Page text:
By James Moreland
April 14, 2011
For the Washington Running Report
Photo below: runners kick off the spring racing season at the St. Patrick’s Day 8K.
Running is going just the reverse of the economy. Races for spring are already in full b(l)oom. People must have more time to race and more and more are aware that running is good for your health. It is so good sometimes that it might be feared addictive. We will have to wait for another study for the answer.
Since the beginning of the spring (and many races claim that distinction, though our claim is the St. Patrick’s Day 8K on the weekend of March 12-13), there have been 135 races with published results in the region. We have nearly 400 races in the calendar for the spring ranking period which ends Memorial Day.
Of course true spring did not start until the middle of March. And naturally one can never judge the season by the temperature in this region. One day it is sunny and 85 degrees. The next day the winds blow in the rain that is just warm enough to not be snow.
For sure, spring expects to be the busiest racing season. Only once was fall greater and that was all the back in 2005. As the chart below indicates, since 2005 participation is growing about 10% a year. This spring is already the fifth highest season since 2005. It will be the third highest by this weekend.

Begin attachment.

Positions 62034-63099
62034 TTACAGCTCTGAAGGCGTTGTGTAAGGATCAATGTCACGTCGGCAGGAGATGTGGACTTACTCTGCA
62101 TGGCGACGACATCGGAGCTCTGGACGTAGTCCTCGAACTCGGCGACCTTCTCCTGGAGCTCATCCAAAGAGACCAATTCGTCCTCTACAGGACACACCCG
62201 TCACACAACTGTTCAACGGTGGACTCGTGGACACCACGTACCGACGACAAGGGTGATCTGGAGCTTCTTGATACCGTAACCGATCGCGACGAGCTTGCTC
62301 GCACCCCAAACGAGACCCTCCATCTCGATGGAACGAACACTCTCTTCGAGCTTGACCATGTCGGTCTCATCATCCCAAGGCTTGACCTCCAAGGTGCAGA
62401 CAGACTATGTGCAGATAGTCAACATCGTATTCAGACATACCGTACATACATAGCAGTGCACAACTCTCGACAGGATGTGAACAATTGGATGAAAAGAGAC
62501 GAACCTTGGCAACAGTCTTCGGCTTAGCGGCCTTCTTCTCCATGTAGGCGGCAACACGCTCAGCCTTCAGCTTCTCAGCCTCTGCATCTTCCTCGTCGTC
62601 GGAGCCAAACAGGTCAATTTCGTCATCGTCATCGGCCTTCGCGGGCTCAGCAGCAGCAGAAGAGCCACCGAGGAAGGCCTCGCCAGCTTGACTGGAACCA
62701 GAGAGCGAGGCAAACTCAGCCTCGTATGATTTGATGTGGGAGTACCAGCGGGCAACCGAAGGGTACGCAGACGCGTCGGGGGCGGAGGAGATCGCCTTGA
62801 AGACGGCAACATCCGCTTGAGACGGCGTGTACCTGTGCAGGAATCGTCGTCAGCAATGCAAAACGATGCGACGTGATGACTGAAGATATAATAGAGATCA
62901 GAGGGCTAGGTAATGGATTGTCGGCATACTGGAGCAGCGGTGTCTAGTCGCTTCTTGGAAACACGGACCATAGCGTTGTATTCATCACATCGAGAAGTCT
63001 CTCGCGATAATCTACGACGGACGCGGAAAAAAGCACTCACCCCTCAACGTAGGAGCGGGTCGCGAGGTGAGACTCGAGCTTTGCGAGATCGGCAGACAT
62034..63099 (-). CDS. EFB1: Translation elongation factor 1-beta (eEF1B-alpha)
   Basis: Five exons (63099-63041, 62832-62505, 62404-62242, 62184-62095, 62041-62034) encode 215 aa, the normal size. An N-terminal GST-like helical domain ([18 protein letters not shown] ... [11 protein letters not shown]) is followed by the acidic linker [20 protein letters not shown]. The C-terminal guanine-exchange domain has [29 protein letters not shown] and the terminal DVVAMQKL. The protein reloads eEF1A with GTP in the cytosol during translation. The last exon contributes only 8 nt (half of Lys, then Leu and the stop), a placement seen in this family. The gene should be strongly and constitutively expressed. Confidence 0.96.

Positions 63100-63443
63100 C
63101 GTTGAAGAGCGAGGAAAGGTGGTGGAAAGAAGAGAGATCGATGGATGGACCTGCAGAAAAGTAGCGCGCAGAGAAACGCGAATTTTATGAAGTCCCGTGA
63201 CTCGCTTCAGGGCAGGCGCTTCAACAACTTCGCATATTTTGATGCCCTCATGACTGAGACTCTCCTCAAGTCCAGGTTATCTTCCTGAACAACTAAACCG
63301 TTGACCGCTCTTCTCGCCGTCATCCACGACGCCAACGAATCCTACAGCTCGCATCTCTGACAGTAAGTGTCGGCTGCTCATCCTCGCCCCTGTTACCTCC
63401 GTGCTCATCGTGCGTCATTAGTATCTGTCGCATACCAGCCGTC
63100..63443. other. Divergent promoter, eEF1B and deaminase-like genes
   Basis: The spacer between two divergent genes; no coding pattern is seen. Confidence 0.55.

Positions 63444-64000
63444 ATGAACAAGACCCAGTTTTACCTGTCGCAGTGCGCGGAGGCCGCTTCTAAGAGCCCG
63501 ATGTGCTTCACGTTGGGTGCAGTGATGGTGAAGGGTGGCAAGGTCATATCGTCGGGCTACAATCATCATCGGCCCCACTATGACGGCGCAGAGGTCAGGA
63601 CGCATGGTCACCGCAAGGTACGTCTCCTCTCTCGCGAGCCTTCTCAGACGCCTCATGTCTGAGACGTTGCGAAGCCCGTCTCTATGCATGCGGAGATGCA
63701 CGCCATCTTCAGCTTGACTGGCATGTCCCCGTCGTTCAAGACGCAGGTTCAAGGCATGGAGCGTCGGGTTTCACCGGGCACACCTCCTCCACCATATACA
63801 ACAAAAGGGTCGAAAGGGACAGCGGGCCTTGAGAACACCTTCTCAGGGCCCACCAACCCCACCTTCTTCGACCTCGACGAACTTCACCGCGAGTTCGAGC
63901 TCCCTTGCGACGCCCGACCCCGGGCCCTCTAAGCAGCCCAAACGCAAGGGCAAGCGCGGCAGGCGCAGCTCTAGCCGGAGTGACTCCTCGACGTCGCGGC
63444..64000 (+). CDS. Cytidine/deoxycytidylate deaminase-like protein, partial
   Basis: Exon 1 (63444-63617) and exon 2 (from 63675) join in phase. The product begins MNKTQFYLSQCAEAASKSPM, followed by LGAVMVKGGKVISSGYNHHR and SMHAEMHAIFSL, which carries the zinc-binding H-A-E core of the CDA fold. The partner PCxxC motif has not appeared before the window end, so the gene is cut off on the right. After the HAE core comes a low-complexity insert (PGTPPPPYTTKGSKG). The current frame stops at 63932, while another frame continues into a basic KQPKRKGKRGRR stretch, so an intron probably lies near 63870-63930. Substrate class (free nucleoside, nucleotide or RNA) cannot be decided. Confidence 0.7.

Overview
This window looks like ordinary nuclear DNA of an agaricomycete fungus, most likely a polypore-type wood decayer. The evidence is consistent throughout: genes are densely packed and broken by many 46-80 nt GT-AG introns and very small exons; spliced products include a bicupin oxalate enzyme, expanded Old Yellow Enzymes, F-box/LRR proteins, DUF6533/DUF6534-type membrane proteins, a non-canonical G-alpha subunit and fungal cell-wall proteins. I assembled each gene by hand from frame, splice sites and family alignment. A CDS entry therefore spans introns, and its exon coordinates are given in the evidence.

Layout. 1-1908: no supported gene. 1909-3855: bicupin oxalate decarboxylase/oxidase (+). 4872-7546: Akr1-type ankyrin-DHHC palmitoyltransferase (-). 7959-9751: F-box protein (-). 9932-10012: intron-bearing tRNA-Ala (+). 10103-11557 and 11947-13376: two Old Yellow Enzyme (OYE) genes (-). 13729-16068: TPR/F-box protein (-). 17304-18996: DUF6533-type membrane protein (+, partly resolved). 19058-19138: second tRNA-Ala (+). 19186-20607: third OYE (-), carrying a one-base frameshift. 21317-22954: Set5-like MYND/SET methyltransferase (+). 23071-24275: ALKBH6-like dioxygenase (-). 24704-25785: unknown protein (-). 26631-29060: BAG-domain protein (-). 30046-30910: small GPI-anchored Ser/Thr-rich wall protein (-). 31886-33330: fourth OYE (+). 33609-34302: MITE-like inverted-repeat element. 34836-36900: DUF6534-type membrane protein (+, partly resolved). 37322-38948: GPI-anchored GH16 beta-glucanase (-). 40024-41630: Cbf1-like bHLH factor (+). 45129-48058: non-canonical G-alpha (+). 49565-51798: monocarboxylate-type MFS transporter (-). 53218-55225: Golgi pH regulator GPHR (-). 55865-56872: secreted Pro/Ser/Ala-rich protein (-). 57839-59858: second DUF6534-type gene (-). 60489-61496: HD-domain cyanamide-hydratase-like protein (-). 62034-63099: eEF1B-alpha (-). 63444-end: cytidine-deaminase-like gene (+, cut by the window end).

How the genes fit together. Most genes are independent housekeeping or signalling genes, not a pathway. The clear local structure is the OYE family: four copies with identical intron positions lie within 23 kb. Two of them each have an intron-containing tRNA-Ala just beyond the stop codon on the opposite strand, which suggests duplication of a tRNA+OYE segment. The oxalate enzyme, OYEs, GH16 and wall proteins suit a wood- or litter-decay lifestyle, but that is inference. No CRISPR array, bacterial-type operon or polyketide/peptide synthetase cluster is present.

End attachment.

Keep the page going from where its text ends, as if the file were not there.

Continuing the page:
The races being run are getting larger as well. In the winter there were 49 major races (races with more than 500 finishers). That was higher than any season except for last spring (56). It is a safe bet that this spring will set the record as there are already 25 with at least seven more this weekend. We still have not reached the halfway point in the spring runner rankings period.
The chart below lists the past history from 2005 through 2011 in terms of races used for the runner rankings:
Major = 500 or more finishers
Total = Number of Races
Percent = % of ranked racers versus finishers
Ranked = numbers of ranked running times
Runners = Total runner participation.
Last year these two battled to for the first place at the runner’s Rite of Spring, the Credit Union Cherry Blossom.
St. Albans and GVS’s Vivian Kelly won their first DC cross country titles while St. Johns’ girls and St. Albans’ Pierre Attiogbe repeated.
Beach Drive remains closed to through traffic year-round, locals win conference, USATF titles.
Capt. Kyle King won the Marine Corps Marathon, a year after he planned to make his debut at the race, and Chelsea Baker of the British Royal Navy made tremendous strides winning the women’s race.
Bib swapping may seem like it wouldn’t matter, but it has far-reaching consequences for runners and races.
Born in 1984 as the George Washington Parkway Classic, it is among the most scenic and spacious distance races on the East Coast. From the serene beauty of our spacious course meandering through the finest spring bloom in the DC